Latin Phrases in
Note: Definitions are from
the American Heritage Dictionary
hoc adv. 1. For
the specific purpose, case, or situation at hand and for no other: a
committee formed ad hoc to address the issue of salaries. adj. 1. Formed for or concerned with one specific purpose: an ad
hoc compensation committee. 2. Improvised
and often impromptu: “ On an ad hoc basis, Congress has . . . placed .
. . ceilings on military aid to specific countries ” New
York Times [Latin ad to hoc this]
ad hominem adj.
1. Appealing to personal
considerations rather than to logic or reason: Debaters should avoid ad
hominem arguments that question their opponents' motives. [Latin ad to
hominem, accusative of homo
man] ad hominem
nauseam adv. 1.
To a disgusting or ridiculous degree; to the point of nausea.
[Latin ad to nauseam, accusative of nausea sickness]
valorem adv. In
proportion to the value: ad valorem duties on imported goods. Latin ad,
to + valorem value.]
mater or Alma
Mater n. 1.
The school, college, or university that one has attended. 2.
The anthem of an institution of higher learning. [Latin alma
nourishing mater mother]
alter ego n. 1. Another
side of oneself; a second self. 2. An
intimate friend or a constant companion. [Latin alter other ego I,
de facto adv.
In fact. Actually. As a matter of fact, though
not of law. In reality.-adj. Exercising powers or
privileges in practice buy not by legally sanctioned right. Bukar
is the de jure head of department buy, since he has other engagements, his
work in the department is done by Smith, the de facto head of department.
Cf. de jure. [L. de of,
from about, for (1); facto deed, act fact (2): from the
iure adv. adj. Law 1. According
to law; by right. [Latin de
ablative of ius law]
Abbr. etc. 1.
And other unspecified things of the same class; and so forth. n. et·cet·er·a
1. A number of unspecified persons or things. 2. etceteras Additional odds
and ends; extras.
ex cathedra adv.
1. With the authority derived from one's
office or position: the pope speaking ex cathedra; ex cathedra
determinations. [Latin ex cathedra
ex from cathedra,
of cathedra chair]
ex officio adv. adj. 1. By virtue of
office or position. [Latin ex officio ex from officio,ablative
of officium office]
ex post facto adi.
Formulated, enacted or operating retroactively. Used esp. of a law.
[Lat. expostfacto: ex from + postfacto that which is
habeas corpus n. Law. One of a variety of writs that may
be issued to bring a party before a court or judge, serving to release the
party from unlawful restraint. [Lat. habeas you may have + corpus
adv. 1. Totally;
altogether: recommendations that were adopted in toto. [Latin in in
, ablative of totus all]
ipso facto adv.
1. By the fact itself; by
that very fact: An alien, ipso facto, has no right to a
passport. [New Latin ipso,ablative
of ipse itself Latin facto,ablative
of factum fact]
operandi n. pl. modi
operandi 1. A method of
operating or functioning. 2.
A person's manner of working. [Lat. modus mode, way + operandi
modus vivendi n. pl. modi
vivendi 1. A manner of
living; a way of life. 2. A
temporary agreement between contending parties pending a final settlement.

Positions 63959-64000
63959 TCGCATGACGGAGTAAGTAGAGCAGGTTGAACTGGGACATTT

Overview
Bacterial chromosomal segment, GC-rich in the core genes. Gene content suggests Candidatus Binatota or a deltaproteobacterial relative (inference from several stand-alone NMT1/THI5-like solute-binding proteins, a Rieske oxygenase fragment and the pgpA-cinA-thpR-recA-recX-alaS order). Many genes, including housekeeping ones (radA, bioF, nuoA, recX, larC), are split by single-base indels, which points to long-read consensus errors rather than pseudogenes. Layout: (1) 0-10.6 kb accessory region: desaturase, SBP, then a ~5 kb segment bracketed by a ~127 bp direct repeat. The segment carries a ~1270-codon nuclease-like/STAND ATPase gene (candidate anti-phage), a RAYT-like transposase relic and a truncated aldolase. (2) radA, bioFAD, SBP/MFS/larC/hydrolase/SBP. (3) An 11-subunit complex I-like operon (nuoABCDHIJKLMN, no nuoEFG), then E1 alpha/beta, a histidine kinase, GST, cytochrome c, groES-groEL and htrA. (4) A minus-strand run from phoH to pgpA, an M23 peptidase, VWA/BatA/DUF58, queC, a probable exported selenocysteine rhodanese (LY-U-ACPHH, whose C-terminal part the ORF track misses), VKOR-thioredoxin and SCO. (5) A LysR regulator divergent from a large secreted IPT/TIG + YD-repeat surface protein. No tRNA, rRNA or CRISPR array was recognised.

[Lat. modus mode, way + vivendi of living.]
plus ultra n. 1. The
highest point, as of excellence or achievement; the ultimate. 2.
the most profound degree, as of a condition or quality.
[Lat. ne no
+ plus more + ultra beyond.]
sequitur n. 1. An
inference or conclusion that does not follow from the premises or evidence.. 2.
A statement that does not follow logically from what preceded it. [Lat. non
sequitur it does not follow.]
per capita adv.
adj. 1. Per unit of
population; per person: In that year,
s earned $15,304 per capita. Among the states,
has a high per capita income. 2. Equally
to each individual. [Medieval Latin by heads Latin per per Latin capita,
accusative pl. of caput head]
adv. Abbr. p.d. P.D. 1. By
the day; per day. adj. 1. Reckoned on a daily basis; daily.
2. Paid by the day. n. pl.
per diems 1. An allowance for
daily expenses. [Latin per per diem, accusative of di¶s
per se adv. 1. Of,
in, or by itself or oneself; intrinsically. [Latin per by, se,
non grata adi.
Fully unacceptable or unwelcome, esp. to a foreign government. [Lat. persona
person + non grata not welcome.]
At first sight; before closer inspection. --adj.
1. True, authentic, or adequate at first sight;
ostensible. 2. Evident
without proof or reasoning; obvious. [Lat. prima first + facie
Having a likeness to
something; resembling: a quasi success. [Middle English as if from Old
French from Latin quasi quam as.]
quid pro quo
n., pl. Giving
something to receive something else in return. Tit for tat.
[L. quid what
(1); pro for, on behalf of, in accordance with, as (2); quo
what (3): what for what.]
quorum n. 1.
The minimal number of officers and members of a committee or an
organization, usually a majority, who must be present for valid transaction
of business. 2. A select
group. [Middle English quorum of justices of the peace from Latin quorum
of whom, from the wording of a commission naming certain persons as
members of a body, genitive pl. of qui]
The share of something
which each member. 2.
A restricted percentage or number. 3.A
fixed, assigned or determined goal. [L. from quota pars: quota what in number, how many
(1); part, portion (2): what in part in number]
of a propositon by showing the absurdity of its inevitable conclusion. [Lat.
reductio a bringing back, reduction + ad to + absurdum
Thus, so. Used in written texts to indicate that a surprising or
paradoxical word, phrase, or fact is not a mistake and is to be read as it
stands. [Lat. sic thus.]
essential element or condition. [Lat. sina (qua) causa) non without
which (cause) not.]
n. The existing
condition or state of affairs. [Lat. status quo state in which.]